17 March 2016
Five fascinating facts about the history and characteristics of the Scottish Wildcat - Scotland's only native cat.
Five fascinating facts about the history and characteristics of the Scottish Wildcat - Scotland's only native cat
European wildcats (Felis silvestris silvestris) came to Britain around 9,000 years ago. Over the last few hundred years, persecution, changes in habitat and inter-breeding with our domestic cats have virtually wiped them out. Only a few wildcats still cling on in the Scottish Highlands.
Watch the Scottish Wildcat Action project video:
Scottish wildcats are special because they are our only native cat and a key component of our healthy ecosystem. They are also important to Scotland’s people, being part of folklore, song and poetry, even featuring on clan crests. Even now, when the best chance you have of seeing a Scottish wildcat is in a zoo or wildlife park, visitors know they have seen something that embodies the true wildness of the Highlands. This is no moggy but a fierce little tiger! It’s no wonder then, that it is affectionately known as the “Highland tiger”.
Top five Scottish Wildcat facts
1 Cat cousins
Scottish wildcats walked across from the Continent at the end of the last Ice Age, before the English Channel refilled from the melting icecaps. They are closely related to the European wildcat and have always been a wild animal. Domestic cats were probably brought to Britain with the Romans as pets. They are related to the Near Eastern wildcat, a cousin of the European wildcat.
2 Cunning creatures
Scottish wildcats have a bigger brain than domestic cats and are cunning hunters. They also have more powerful jaws than our pet cats. This helps them to crunch bones and eat live prey, such as rabbits and voles.
3 The ultimate fur coat
The thick coat of a Scottish wildcat is like no other and this protects it from the harsh Scottish winters. They also have a number of sensory hairs and long whiskers that allow them to detect minute movements.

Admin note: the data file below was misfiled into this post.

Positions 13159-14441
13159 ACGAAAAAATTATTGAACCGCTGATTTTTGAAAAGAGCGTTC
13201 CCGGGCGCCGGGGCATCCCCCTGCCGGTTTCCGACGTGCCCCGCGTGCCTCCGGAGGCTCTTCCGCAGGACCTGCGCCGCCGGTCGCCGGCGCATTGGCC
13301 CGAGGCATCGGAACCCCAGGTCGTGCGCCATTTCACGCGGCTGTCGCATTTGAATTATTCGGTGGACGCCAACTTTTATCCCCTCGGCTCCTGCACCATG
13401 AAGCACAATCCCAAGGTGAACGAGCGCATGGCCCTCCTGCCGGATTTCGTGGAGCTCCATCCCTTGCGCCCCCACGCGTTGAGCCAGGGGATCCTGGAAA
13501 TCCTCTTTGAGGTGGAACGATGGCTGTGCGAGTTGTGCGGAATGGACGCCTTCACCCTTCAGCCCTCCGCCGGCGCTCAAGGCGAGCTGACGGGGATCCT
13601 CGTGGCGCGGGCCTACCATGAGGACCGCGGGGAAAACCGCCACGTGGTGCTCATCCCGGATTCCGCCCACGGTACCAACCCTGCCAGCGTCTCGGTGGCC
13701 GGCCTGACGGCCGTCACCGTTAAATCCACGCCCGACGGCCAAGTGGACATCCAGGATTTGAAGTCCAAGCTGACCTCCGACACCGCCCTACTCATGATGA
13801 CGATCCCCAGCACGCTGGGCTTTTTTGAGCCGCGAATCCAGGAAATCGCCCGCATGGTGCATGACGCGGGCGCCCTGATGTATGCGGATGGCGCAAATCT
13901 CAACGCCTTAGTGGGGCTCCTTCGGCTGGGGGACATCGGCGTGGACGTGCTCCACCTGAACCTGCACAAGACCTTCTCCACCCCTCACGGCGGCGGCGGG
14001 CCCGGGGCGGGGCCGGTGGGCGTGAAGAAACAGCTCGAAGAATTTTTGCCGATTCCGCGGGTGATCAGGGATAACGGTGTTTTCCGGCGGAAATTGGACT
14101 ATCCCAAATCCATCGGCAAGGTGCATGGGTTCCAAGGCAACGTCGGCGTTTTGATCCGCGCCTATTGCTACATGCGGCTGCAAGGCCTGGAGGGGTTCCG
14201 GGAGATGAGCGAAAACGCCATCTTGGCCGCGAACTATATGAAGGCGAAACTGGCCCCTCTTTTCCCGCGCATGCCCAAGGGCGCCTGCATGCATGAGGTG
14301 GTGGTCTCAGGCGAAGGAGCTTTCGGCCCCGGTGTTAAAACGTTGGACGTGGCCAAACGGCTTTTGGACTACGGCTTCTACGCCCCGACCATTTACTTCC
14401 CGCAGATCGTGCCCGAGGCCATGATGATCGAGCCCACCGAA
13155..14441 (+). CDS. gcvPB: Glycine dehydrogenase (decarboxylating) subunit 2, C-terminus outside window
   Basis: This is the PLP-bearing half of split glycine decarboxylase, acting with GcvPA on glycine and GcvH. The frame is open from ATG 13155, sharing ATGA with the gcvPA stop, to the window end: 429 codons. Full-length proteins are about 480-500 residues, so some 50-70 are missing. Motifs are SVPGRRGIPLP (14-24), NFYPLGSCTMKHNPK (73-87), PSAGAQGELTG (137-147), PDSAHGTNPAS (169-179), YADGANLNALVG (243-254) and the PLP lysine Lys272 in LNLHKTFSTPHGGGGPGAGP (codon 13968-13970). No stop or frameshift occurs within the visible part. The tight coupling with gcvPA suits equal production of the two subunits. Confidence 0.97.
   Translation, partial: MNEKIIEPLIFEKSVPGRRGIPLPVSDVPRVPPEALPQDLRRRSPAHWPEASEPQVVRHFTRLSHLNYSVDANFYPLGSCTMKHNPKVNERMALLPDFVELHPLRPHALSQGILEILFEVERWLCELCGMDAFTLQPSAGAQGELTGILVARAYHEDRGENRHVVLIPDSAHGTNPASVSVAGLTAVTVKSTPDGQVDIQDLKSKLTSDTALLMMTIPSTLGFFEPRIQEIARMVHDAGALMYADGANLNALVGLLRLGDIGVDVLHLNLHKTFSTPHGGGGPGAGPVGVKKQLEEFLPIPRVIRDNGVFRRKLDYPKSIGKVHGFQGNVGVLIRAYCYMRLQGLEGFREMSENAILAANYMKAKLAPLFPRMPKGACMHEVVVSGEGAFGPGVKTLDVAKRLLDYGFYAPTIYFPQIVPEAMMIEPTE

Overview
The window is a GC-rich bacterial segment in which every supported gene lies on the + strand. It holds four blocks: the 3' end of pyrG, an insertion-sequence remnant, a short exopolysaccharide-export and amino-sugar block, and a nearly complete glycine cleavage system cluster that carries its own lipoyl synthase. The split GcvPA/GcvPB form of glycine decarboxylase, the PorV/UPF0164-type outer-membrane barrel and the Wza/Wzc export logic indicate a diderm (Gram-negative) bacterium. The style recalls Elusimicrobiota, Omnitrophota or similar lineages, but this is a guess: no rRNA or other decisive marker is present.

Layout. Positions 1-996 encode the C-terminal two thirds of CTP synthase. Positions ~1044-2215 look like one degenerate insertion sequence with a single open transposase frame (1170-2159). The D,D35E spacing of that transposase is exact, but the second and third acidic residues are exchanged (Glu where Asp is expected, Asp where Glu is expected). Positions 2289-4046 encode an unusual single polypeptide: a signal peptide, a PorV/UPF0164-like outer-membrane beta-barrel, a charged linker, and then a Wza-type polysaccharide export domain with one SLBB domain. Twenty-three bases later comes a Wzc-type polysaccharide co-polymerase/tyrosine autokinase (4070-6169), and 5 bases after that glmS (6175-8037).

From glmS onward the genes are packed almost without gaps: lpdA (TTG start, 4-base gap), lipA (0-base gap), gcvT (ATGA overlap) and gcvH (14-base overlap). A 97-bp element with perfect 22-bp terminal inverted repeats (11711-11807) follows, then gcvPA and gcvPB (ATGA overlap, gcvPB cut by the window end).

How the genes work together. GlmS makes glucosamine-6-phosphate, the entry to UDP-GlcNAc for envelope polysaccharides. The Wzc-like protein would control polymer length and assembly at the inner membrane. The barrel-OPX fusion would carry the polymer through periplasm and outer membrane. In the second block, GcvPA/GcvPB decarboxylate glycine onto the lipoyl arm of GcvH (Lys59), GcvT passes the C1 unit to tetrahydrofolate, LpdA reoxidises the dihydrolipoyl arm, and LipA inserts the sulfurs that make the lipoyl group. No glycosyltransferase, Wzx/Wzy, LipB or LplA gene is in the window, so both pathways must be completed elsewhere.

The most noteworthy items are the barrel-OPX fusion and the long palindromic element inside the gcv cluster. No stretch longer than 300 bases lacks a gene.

4 On the edge
Scottish wildcats tend to make their dens in forest and scrub areas, but they may also hunt in open grassland if there is prey there, such as forest clear-fell areas. You are therefore more likely to see a Scottish wildcat in these edge habitats next to forests.
Scottish wildcats only have one set of kittens per year whereas domestic cats can have three or four, if the food supply is available. Scottish wildcats are under threat because, despite being cousins, the two types of cat can interbreed. Many of the kittens born in the wild are hybridised (they have mixed domestic cat and wildcat DNA or are the offspring of hybrid parents). This means Scottish wildcats are being genetically diluted.
About the project
Scottish Wildcat Action is a national project that aims to restore viable populations of this native species to the Scottish Highlands. It is led by a collection of over twenty dedicated organisations, from conservation charities and scientists to gamekeepers and land managers. It is carrying out conservation work on the ground thanks to funding from Heritage Lottery Fund but is also breeding wildcats for later release into the wild to help boost natural populations.
(Images copyright Peter Cairns except for kitten photo which is copyright Alex Riddell/RZSS)